Ben Affleck and Rosamund Pike are Nick and Amy Dunne. They met in New York City where they were magazine writers, though she also was the basis for her parents' passive-aggressive series of children's books called Amazing Amy. They met cute, fell in love, got married, lost their jobs in the recession and eventually moved back to his Missouri hometown to care for Nick's dying mother. After her passing, they're stuck in a McMansion with no spark in their marriage. Nick runs a bar - meta-named The Bar - with his twin sister Go (short for Margo, played tartly by Carrie Coon) while Amy, who is so NYC that she probably thinks of anything west of the Hudson as "Indian country", is clearly bored to death.
On the day of their 5th anniversary, Nick returns from his usual morning check-in with Go at The Bar to find the front door open, signs of a struggle and a smashed glass coffee table and Amy gone. He calls the cops and as time goes on he finds himself to be the prime suspect because the husband always does it, right? He stumbles into a couple of situations which make him look like a bounder and this doesn't even count the ex-student mistress ("Blurred Lines" video hottie/Victoria's Secret model Emily Ratajkowski) no one initially knows about. Eventually, despite the lack of a body, he is charged with Amy's murder. Except...
*** SPOILER ALERT ***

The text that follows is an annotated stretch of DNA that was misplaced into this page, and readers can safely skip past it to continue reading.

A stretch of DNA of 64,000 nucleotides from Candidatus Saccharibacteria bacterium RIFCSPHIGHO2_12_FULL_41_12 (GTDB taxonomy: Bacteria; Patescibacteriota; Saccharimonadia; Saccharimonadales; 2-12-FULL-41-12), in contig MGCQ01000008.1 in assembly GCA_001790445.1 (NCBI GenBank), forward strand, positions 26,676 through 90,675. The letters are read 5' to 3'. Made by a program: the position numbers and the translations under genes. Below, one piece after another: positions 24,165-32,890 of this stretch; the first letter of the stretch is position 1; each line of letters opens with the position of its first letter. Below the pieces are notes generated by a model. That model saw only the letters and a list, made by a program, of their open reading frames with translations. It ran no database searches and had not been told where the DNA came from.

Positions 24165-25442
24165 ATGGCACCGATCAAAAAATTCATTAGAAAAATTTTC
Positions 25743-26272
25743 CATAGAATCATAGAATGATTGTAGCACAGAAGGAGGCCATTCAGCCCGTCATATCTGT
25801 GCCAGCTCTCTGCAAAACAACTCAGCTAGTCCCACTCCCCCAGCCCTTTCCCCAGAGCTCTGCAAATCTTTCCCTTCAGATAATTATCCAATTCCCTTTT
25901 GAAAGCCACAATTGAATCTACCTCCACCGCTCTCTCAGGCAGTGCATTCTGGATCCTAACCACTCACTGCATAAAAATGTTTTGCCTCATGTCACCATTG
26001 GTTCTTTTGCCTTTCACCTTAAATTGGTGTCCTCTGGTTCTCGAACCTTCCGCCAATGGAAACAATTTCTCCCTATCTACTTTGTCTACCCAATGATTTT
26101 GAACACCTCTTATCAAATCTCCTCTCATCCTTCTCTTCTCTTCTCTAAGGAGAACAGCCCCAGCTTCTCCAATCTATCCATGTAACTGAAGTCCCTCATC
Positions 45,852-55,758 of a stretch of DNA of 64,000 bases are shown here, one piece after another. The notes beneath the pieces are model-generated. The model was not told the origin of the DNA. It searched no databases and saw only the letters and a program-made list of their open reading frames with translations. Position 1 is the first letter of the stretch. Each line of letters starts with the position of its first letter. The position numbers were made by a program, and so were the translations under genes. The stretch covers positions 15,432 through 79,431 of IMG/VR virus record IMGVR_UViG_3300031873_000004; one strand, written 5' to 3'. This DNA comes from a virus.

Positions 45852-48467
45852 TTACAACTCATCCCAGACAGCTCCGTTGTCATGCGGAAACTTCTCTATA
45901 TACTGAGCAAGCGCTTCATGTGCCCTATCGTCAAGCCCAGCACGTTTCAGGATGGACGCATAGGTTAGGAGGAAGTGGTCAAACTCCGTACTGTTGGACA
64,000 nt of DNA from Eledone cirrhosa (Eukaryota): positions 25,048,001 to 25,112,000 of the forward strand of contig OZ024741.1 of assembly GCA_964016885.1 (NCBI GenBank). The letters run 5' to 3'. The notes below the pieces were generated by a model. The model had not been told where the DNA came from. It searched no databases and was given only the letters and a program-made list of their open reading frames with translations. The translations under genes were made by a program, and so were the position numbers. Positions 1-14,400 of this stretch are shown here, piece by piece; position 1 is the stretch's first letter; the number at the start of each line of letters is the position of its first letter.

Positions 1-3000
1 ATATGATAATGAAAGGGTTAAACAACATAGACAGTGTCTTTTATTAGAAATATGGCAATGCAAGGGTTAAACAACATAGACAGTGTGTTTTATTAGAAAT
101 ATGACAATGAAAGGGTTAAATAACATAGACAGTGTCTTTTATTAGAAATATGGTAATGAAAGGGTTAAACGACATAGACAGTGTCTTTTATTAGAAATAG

She ain't exactly dead. But you probably suspected that, didn't you? (We did, voicing our suspicion about 30 seconds before it's revealed.)
*** END SPOILER ***
Since the back half of the movie is off-limits for recapping, it's to play What Works/What Doesn't. Rosamund Pike got an Oscar nomination for her performance (I'm writing this several weeks after viewing) and I don't think it's that exceptional. Sharon Stone was better in a similar Hitchcockian murder blonde role (hint, hint) and I didn't get much of an Oscar-worthy vibe off her.
Affleck is OK, but I kept thinking about what makes his performance work is what made the normally laughable Denise Richards so effective in Wild Things (beyond her big champagne-drenched boobs) - she was playing a dumb girl who thought she was smart and thus it seemed spot on, though more by fortunate accident than deliberate portrayal. Affleck gets bad-rapped for his acting a bit much (he was quite good as the doomed Superman George Reeves in the middling Hollywoodland), but I never felt he was being deliberate as Nick.
The rest of the cast is uniformly solid with, as you may've heard, Tyler Perry(?!?!?) totally killing it as a superstar defense attorney hired to flack for Nick. Seriously, he rules and it's time for him to hang up his Madea dress. Scoot McNairy and Neil Patrick Harris as a pair of Amy's exes, Kim Dickens as the lead detective, Patrick Fugit (the kid from Almost Famous all growed up!) as her "he's guilty" sidekick and Missy Pyle as Nancy Grace in all but name round out the cast.
I wasn't crazy about Fincher's too-dim compositions which leave faces in near shadow as they're primarily backlit and I don't think Flynn's script (adapting her own novel, which I started, but didn't get far into) nails the media circus and marital commentary angles they seemed to be going for. There are several big logic gaps and a scene towards the end begs us to scream, "Why haven't they bathed all the blood off?!?!?" The Honest Movie Trailer (posted below) describes it as a big Lifetime movie, but Fincher never gets the pot boiling enough. Trashy material needs some tawdry heat and Gone Girl never escapes the chilly waters of the Mississippi which flows by.
Score: 6/10. Catch it on cable.
If you've seen the movie (or don't care about tons of spoilers), watch this; it's a hoot: